Primal Rights’ Primer: First vs. Second Focal Plane Scopes

Primal Rights, an online long-range store, has posted up an excellent primer on the differences between first and second focal plane scopes. Many shooters take this knowledge for granted, but as an experienced one, I still found value in the the refresher course.


They break it down barney style on how the reticle scales to the target and the various advantages and disadvantages of both systems. Primal’s conclusions?


The number one situation where FFP reticles show their strengths is in tactical shooting, and what I mean by that is situations where you have limited time and one shot, or if you are lucky you might get a follow-up shot. For most of us this means running through a precision rifle competition. At these events you are presented with targets of various size at known or unknown distances in virtually every position imaginable. Shots can be from 11yds to well over 1000yds and you may only have a matter of seconds to find and engage targets. In these circumstances are where optics with FFP reticles really shine. You may not have time to run the turrets at a stage, so you will rely heavily on the reticle to apply your correct hold. You will often be shooting multiple directions, so your wind hold will move from left to right and dialing the windage turret will take too much time. I could go on for another full page about all the situations I can think of at a match where a FFP reticle would be superior to SFP, but I think you get the point.

I have not yet encountered a situation where a FFP reticle was not able to get the job done. I get my fair share of paper punching in as well and again I have not encountered an instance where I wished I had a SFP reticle. A FFP reticle is kind of like a concealed carry weapon. I’d rather have it and not need it, than need it and not have it! The most important thing for you is to understand what you are using. Not everyone can afford the latest and greatest FFP rifle scope. Do not let that discourage you from shooting. There are new models being offered in FFP configuration by most major optics manufacturers at ever decreasing price points.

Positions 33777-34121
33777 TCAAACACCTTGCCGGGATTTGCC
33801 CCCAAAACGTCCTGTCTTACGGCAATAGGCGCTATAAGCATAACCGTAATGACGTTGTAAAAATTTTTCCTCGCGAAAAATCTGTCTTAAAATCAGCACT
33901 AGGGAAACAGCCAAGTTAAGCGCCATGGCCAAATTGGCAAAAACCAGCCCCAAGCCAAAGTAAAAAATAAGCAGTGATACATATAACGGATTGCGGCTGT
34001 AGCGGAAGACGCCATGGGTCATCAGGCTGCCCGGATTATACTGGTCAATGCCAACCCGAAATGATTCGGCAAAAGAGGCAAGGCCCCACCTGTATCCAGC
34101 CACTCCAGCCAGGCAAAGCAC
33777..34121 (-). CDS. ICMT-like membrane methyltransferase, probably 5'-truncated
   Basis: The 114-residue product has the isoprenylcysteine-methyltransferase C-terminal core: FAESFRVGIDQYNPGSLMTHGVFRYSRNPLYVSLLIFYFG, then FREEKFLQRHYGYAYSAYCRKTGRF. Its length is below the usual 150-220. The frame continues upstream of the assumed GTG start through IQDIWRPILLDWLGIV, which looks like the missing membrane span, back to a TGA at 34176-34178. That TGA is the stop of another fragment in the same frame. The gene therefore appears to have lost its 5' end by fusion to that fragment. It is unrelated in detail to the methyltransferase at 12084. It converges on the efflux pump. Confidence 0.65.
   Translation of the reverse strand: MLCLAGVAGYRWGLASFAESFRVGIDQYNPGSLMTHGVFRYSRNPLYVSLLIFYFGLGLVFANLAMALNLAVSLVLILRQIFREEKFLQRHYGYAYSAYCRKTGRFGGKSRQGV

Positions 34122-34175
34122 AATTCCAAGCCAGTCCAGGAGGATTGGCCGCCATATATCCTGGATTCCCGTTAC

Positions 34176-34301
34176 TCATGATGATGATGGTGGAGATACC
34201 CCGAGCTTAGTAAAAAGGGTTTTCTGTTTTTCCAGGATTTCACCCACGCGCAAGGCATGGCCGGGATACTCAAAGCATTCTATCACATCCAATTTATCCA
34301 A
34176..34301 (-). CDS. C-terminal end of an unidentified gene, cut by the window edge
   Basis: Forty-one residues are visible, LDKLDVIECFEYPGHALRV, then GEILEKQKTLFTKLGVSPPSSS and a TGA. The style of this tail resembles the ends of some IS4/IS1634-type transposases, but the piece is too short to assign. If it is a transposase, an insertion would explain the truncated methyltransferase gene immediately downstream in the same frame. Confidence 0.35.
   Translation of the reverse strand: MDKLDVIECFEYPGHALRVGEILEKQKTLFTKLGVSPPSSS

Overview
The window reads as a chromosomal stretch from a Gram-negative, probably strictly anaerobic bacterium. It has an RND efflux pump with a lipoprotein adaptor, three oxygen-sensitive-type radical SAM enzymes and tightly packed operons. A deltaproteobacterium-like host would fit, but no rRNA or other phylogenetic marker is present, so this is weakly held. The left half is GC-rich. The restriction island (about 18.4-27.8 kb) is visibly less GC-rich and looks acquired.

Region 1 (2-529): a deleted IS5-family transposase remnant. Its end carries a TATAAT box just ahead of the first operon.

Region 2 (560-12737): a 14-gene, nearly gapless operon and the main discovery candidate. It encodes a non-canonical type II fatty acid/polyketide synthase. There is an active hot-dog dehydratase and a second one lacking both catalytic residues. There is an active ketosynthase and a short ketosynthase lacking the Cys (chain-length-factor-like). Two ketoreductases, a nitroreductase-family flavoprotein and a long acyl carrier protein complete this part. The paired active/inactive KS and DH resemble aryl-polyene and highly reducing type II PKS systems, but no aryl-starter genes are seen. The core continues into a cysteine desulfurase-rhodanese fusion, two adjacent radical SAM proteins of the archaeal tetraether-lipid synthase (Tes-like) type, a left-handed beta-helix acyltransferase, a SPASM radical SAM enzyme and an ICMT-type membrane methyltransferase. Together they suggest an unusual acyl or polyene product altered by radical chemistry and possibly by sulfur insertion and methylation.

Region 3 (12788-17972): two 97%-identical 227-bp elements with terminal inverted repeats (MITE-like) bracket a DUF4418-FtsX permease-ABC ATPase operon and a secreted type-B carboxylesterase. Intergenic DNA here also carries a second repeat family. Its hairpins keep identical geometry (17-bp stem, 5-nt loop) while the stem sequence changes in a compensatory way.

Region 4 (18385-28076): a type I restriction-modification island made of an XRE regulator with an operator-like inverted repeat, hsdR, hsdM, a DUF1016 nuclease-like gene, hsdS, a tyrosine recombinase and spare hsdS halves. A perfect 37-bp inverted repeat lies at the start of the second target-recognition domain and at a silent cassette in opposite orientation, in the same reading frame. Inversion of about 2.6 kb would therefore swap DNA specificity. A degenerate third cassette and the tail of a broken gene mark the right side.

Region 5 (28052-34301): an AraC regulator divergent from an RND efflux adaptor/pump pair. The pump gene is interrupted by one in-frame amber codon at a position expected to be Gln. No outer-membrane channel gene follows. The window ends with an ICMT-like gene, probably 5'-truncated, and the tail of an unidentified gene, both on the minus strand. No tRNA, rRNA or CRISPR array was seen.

What are your thoughts? SFP enough for you and/or do you prefer FFP?

The primer was Part 3 of a three-part series. You can read Part 2: Angular Mil and Part 1: MOA & IPHY by clicking on the embedded links. 

Nathan S

One of TFB’s resident Jarheads, Nathan now works within the firearms industry. A consecutive Marine rifle and pistol expert, he enjoys local 3-gun, NFA, gunsmithing, MSR’s, & high-speed gear. Nathan has traveled to over 30 countries working with US DoD & foreign MoDs.

The above post is my opinion and does not reflect the views of any company or organization.


  • Bobby

    SFP is good for competitions where you run on low power, like 3 gun. You want a visible reticle across the whole range of magnification, usually on FFP you end up with too small a reticle at min or too large a reticle at max.

    My rule of thumb is any 1x scopes get SFP and any 4x+ scopes get FFP. So all your 1x-4x and 1x-6x etc. (along with like the 1.5x-8x kind of things) will have SFP and all your 4x-16x and 5x-25x will have FFP.

  • JumpIf NotZero

    The ONLY advantage with a scone focal plane scope is cost/complexity/weight. FFP scopes have a limited zoom ratio compared to SFP but I don’t consider this significant in practice. As 10x will get you to 1000y. So 20x should be plenty for most shooters. 30x SFP and you are just watching wobble all day.

    One could argue that with an 8:1 zoom ratio or higher, that it’s possible the reticle becomes “too fine” at the low range. Ex, a 3-24x scope on 1x may be too fine to see markings on 3x, but this is sort of moot by the fact that you likely aren’t trying a 2.5mil hold on 3x. I’m sure someone out there forgoes all the advantages of FFP because of some impractical stubborn reason like this.

  • Geodkyt

    I have seen guys whining about FFP vs. SFP on FIXED MAGNIFICATION SCOPES. (LOL)

  • TiC

    I personally prefer FFP, but a good reticle design is critical. Otherwise, it’ll be a hassle at either the lower or higher power end.